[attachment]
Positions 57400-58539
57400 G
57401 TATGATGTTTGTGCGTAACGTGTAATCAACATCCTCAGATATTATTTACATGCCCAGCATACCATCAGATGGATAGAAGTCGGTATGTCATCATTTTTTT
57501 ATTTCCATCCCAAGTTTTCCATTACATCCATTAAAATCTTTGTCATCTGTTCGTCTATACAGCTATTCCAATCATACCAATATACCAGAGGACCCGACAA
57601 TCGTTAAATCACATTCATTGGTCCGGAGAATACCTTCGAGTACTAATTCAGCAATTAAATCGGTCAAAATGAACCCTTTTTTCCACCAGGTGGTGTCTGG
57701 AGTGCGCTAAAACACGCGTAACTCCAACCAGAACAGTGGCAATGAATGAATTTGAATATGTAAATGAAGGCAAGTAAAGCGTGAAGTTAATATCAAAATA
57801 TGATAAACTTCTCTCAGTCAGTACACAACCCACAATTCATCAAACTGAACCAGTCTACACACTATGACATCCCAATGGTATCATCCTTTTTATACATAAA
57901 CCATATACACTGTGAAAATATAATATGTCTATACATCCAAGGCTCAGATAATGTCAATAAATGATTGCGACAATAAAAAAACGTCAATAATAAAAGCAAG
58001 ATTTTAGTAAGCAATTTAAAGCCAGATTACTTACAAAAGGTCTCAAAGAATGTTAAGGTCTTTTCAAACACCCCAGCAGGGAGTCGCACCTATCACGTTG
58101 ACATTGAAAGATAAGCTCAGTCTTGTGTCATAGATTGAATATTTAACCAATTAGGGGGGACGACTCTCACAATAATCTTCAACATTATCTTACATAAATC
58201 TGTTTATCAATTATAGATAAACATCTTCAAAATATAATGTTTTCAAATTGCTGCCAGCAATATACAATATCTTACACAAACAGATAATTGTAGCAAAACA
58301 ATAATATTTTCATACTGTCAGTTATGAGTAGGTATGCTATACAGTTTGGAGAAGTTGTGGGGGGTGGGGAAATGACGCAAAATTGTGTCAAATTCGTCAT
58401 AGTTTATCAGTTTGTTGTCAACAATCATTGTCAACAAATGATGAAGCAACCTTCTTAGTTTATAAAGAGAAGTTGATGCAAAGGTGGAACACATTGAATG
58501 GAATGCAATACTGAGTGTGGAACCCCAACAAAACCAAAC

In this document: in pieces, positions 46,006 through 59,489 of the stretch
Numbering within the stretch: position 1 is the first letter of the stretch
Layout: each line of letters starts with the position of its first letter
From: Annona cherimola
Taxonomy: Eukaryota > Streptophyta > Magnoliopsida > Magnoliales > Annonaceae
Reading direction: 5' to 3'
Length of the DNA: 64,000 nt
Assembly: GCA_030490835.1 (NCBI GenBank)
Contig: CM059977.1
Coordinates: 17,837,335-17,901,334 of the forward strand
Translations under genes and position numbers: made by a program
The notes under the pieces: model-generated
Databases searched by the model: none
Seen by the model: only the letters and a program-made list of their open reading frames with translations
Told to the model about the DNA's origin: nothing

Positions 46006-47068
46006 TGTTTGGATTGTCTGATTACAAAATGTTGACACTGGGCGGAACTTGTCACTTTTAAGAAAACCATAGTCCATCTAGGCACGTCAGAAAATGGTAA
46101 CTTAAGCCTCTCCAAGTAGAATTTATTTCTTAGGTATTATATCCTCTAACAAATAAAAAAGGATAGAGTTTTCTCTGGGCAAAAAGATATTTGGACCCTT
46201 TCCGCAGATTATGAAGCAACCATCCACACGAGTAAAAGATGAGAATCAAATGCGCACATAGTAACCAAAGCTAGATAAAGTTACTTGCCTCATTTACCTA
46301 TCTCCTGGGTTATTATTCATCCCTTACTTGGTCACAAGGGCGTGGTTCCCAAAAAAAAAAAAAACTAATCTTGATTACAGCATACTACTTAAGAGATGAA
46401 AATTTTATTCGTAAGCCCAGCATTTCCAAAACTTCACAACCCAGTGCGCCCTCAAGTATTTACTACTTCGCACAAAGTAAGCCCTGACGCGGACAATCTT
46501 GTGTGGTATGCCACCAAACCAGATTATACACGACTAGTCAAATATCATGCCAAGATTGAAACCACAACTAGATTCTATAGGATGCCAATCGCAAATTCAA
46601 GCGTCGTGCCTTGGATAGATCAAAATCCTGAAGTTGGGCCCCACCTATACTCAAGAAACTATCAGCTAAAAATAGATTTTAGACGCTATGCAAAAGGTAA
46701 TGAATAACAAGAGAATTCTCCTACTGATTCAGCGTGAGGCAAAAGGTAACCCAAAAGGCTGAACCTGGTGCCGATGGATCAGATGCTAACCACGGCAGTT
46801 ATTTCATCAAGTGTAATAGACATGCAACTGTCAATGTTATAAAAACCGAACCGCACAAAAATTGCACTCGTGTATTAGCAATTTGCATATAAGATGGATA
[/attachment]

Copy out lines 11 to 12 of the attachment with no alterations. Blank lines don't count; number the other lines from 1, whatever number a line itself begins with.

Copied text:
58201 TGTTTATCAATTATAGATAAACATCTTCAAAATATAATGTTTTCAAATTGCTGCCAGCAATATACAATATCTTACACAAACAGATAATTGTAGCAAAACA
58301 ATAATATTTTCATACTGTCAGTTATGAGTAGGTATGCTATACAGTTTGGAGAAGTTGTGGGGGGTGGGGAAATGACGCAAAATTGTGTCAAATTCGTCAT